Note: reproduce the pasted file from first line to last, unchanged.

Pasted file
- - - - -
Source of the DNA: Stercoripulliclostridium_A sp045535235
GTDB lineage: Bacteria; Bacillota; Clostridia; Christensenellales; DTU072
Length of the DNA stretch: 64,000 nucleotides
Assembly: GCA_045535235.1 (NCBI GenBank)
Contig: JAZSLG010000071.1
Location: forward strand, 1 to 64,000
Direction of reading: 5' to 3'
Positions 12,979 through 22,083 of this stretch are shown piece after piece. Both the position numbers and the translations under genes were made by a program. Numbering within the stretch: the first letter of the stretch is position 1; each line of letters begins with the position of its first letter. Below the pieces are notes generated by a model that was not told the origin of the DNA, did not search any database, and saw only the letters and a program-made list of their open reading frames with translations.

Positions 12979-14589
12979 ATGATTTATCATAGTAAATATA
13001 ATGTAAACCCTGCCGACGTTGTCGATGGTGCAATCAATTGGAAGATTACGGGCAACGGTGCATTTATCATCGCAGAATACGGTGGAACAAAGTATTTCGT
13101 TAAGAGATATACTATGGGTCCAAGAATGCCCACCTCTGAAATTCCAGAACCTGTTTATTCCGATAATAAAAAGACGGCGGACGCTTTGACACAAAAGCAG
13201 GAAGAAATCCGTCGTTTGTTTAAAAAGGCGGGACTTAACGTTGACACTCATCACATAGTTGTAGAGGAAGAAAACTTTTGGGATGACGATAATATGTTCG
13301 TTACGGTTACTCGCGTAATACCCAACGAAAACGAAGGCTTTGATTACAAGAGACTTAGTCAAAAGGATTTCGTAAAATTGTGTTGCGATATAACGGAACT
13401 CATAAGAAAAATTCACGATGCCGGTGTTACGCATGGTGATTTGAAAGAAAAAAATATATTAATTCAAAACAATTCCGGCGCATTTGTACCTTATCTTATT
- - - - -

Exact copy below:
Source of the DNA: Stercoripulliclostridium_A sp045535235
GTDB lineage: Bacteria; Bacillota; Clostridia; Christensenellales; DTU072
Length of the DNA stretch: 64,000 nucleotides
Assembly: GCA_045535235.1 (NCBI GenBank)
Contig: JAZSLG010000071.1
Location: forward strand, 1 to 64,000
Direction of reading: 5' to 3'
Positions 12,979 through 22,083 of this stretch are shown piece after piece. Both the position numbers and the translations under genes were made by a program. Numbering within the stretch: the first letter of the stretch is position 1; each line of letters begins with the position of its first letter. Below the pieces are notes generated by a model that was not told the origin of the DNA, did not search any database, and saw only the letters and a program-made list of their open reading frames with translations.

Positions 12979-14589
12979 ATGATTTATCATAGTAAATATA
13001 ATGTAAACCCTGCCGACGTTGTCGATGGTGCAATCAATTGGAAGATTACGGGCAACGGTGCATTTATCATCGCAGAATACGGTGGAACAAAGTATTTCGT
13101 TAAGAGATATACTATGGGTCCAAGAATGCCCACCTCTGAAATTCCAGAACCTGTTTATTCCGATAATAAAAAGACGGCGGACGCTTTGACACAAAAGCAG
13201 GAAGAAATCCGTCGTTTGTTTAAAAAGGCGGGACTTAACGTTGACACTCATCACATAGTTGTAGAGGAAGAAAACTTTTGGGATGACGATAATATGTTCG
13301 TTACGGTTACTCGCGTAATACCCAACGAAAACGAAGGCTTTGATTACAAGAGACTTAGTCAAAAGGATTTCGTAAAATTGTGTTGCGATATAACGGAACT
13401 CATAAGAAAAATTCACGATGCCGGTGTTACGCATGGTGATTTGAAAGAAAAAAATATATTAATTCAAAACAATTCCGGCGCATTTGTACCTTATCTTATT